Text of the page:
Senate Democrats slammed the compromise reached by House Democratic leaders and the White House over an update to the Foreign Intelligence Surveillance Act (FISA).

The deal provides an opportunity for telecom companies who participated in Bush administration's domestic warrantless wiretapping program to earn immunity from lawsuits.

Here's Sen. Russ Feingold's (D-Wis.) statement:
The proposed FISA deal is not a compromise; it is a capitulation. The House and Senate should not be taking up this bill, which effectively guarantees immunity for telecom companies alleged to have participated in the Presidents illegal program, and which fails to protect the privacy of law-abiding Americans at home. Allowing courts to review the question of immunity is meaningless when the same legislation essentially requires the court to grant immunity. And under this bill, the government can still sweep up and keep the international communications of innocent Americans in the U.S. with no connection to suspected terrorists, with very few safeguards to protect against abuse of this power. Instead of cutting bad deals on both FISA and funding for the war in Iraq, Democrats should be standing up to the flawed and dangerous policies of this administration.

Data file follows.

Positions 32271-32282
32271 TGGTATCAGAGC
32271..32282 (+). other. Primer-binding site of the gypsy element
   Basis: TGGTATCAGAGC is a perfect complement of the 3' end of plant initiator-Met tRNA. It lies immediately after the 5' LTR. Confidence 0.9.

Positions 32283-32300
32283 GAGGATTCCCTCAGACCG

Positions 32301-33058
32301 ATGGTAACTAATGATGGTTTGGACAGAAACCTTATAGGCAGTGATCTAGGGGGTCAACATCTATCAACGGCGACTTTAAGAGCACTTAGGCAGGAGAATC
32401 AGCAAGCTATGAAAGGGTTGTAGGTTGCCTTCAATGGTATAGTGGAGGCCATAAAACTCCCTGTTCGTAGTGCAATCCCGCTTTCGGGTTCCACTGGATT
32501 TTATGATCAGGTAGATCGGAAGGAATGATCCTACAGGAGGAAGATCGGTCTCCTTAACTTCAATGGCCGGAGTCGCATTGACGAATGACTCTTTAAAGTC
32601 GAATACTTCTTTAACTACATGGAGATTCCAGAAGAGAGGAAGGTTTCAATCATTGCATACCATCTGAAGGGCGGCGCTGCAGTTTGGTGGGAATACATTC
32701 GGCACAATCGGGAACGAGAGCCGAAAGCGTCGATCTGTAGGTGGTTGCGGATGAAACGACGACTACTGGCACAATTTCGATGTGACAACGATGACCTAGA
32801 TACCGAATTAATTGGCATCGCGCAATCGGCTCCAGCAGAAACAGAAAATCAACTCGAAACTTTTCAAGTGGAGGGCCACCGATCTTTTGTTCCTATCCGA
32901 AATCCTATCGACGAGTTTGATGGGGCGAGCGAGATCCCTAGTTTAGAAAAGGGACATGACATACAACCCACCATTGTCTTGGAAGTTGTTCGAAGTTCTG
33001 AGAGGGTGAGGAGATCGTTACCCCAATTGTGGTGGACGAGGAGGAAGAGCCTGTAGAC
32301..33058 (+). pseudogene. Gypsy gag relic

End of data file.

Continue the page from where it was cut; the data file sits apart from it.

Senate Majority Leader Harry ReidHarry ReidBill O'Reilly: Politics helped kill Kate Steinle, Zarate just pulled the trigger Tax reform is nightmare Déjà vu for Puerto Rico Ex-Obama and Reid staffers: McConnell would pretend to be busy to avoid meeting with Obama MORE (D-Nev.) and Assistant Majority Leader Dick DurbinRichard (Dick) Joseph DurbinDemocrats turn on Al Franken Minnesota's largest newspaper calls on Franken to resign Democratic senator predicts Franken will resign Thursday MORE (D-Ill.) said they were unhappy with the immunity provisions, but they added that the bill is likely to pass the Senate.

The American Civil Liberties Union (ACLU) also knocked the deal, calling it a "thinly-veiled giveaway to major campaign donors." It reserved special criticism for House Majority Leader Steny Hoyer (D-Md.), who was key in negotiations with Republicans who were calling for telecom immunity.

"The Hoyer/Bush surveillance deal was clearly written with the telephone companies and internet providers at the table and for their benefit," said Caroline Frederickson, director ACLU's Washington Legislative Office. "They wanted immunity, and this bill gives it to them."